Bills Digest 68 1996-97 Public Service Amendment Bill 1996


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WARNING:
This Digest is prepared for debate. It reflects the legislation as introduced and does not canvass subsequent amendments.

This Digest was available from 16 December 1996.

CONTENTS

Passage History

Public Service Amendment Bill 1996

Date Introduced: 4 December 1996
House: Representatives
Portfolio: Prime Minister
Commencement: Royal Assent

Purpose

The Bill amends the Public Service Act 1922 to remove an unintended anomaly which may limit the application of the disciplinary provisions to an officer who is an 'unattached officer' but who subsequently resumes duties with his or her 'home' department.

Background

In 1978, substantial amendments were made to Division 6 of the Public Service Act 1922 (the Act) by the then Coalition Government to introduce major new disciplinary provisions. (1) Division 6 of the Act was completely rewritten. The replacement Division comprised sections 55 to 63T. The revision in 1978 was made to what is known as the 'discipline code' and it implemented recommendations made by the Joint Council (an employer-employee body established under the Act).

The 1978 amendments expressly included a new section 63L which dealt with misconduct while an unattached officer. An officer may be unattached for several reasons including when he or she is absent on leave for an extended period of time for personal reasons, or when he or she is appointed to be an Australian Head of Mission in the diplomatic service. Technically, the officer is released by the home Department so that they may be employed elsewhere. This release often involves the officer becoming unattached from his or her substantive position in the home Department. In time, the officer may resume duty with the home Department but not necessarily to the position they vacated. An officer ceases to be unattached on resuming duty in his or her home department.

Doubts have arisen concerning whether the discipline code can be applied to certain unattached officers once they resume with the home Department (for alleged disciplinary offences which may have occurred while the officer was employed elsewhere). One argument which has been raised in litigation but which appears to be unresolved is whether a Head of Australian Diplomatic Mission has 'immunity' from procedures under the Public Service Act 1922 while serving in the diplomatic service (Dan v Director of the Merit Protection & Review Agency & Others). (2) Heads of Mission are appointed by the Governor-General and it has been argued that such matters should be dealt with by the exercise of the prerogative powers vested in the Governor-General.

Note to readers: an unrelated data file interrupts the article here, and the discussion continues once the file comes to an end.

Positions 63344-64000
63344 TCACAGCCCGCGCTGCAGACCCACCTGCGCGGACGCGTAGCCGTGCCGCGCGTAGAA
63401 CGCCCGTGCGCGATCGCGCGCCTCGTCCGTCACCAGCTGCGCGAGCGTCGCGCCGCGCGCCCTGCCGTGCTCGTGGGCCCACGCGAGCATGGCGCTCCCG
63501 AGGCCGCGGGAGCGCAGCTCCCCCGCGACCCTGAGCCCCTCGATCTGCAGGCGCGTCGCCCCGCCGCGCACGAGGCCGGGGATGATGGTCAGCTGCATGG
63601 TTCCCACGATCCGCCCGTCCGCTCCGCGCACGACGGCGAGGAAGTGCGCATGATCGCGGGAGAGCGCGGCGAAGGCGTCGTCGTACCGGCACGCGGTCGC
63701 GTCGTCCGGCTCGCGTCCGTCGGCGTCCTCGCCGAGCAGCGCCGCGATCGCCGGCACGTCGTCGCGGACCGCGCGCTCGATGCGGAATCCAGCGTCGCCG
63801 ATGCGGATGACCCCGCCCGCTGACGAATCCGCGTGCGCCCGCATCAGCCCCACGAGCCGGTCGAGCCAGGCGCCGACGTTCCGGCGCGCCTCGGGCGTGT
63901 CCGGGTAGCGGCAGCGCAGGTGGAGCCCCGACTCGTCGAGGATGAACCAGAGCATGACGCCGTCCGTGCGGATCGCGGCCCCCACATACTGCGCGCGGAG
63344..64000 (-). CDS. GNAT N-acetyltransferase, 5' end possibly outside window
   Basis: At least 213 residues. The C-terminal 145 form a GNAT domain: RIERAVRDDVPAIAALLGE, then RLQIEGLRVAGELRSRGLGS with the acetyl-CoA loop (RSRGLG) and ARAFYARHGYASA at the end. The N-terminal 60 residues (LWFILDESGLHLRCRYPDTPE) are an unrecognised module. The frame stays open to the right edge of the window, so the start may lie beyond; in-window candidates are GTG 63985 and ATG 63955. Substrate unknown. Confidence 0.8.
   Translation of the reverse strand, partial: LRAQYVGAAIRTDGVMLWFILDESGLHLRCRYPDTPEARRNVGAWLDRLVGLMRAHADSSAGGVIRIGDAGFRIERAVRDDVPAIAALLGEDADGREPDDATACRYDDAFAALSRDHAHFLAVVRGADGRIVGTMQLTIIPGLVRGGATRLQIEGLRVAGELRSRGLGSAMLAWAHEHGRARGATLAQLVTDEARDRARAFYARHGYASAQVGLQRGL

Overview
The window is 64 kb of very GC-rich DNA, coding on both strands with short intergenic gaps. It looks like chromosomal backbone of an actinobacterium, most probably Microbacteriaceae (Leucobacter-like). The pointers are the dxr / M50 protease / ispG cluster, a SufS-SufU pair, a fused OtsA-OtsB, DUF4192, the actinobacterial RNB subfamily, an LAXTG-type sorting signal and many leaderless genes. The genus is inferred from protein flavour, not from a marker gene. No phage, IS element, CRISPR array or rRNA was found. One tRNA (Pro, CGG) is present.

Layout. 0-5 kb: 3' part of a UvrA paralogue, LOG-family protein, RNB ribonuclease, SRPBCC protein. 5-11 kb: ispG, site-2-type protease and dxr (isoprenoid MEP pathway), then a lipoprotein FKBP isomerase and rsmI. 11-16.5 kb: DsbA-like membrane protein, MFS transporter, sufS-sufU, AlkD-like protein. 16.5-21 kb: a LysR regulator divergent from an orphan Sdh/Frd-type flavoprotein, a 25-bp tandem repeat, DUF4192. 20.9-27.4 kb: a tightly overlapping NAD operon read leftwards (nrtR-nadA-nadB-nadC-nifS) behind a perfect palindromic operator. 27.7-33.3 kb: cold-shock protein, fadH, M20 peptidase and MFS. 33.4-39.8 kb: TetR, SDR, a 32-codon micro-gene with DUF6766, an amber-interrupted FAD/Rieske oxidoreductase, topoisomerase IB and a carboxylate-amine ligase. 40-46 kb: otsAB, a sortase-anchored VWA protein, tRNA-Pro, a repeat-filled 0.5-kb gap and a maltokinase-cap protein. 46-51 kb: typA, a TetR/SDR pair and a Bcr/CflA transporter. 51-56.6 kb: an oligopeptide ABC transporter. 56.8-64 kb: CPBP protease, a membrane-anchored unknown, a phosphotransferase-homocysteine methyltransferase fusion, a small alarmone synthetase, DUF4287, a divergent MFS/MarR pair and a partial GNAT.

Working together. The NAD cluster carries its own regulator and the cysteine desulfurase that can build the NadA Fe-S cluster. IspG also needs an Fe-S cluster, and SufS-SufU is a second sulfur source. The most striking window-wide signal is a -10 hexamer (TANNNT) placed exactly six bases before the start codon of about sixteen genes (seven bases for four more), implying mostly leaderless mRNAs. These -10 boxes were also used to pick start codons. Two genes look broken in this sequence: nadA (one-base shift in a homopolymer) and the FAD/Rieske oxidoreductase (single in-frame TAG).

In the ordinary course of duties, counselling a public servant or criticising his or her performance does not amount to disciplinary action. (3) The distinction between disciplinary and non-disciplinary action is vital. Disciplinary action is a last resort and it must comply with strict procedures. Disciplinary action is an administrative procedure for public servants and it may be initiated and considered concurrently with any criminal charges (if relevant). There is no 'double jeopardy' involved.

In determining whether an officer may have failed to fulfil his or her duties, regard is given to performance of an officer's immediate duties as well as compliance with general obligations to observe any other relevant law or direction. A series of formal steps under the Public Service Act 1922 is involved in determining whether an officer has a case to answer. The steps include:

  • an authorised officer is appointed to examine and to decide whether an officer may have failed to fulfil his or her duties as an officer
  • the authorised officer must decide whether to charge the officer or, alternatively, recommend that the officer be counselled (the authorised officer does not determine whether an officer has actually committed misconduct)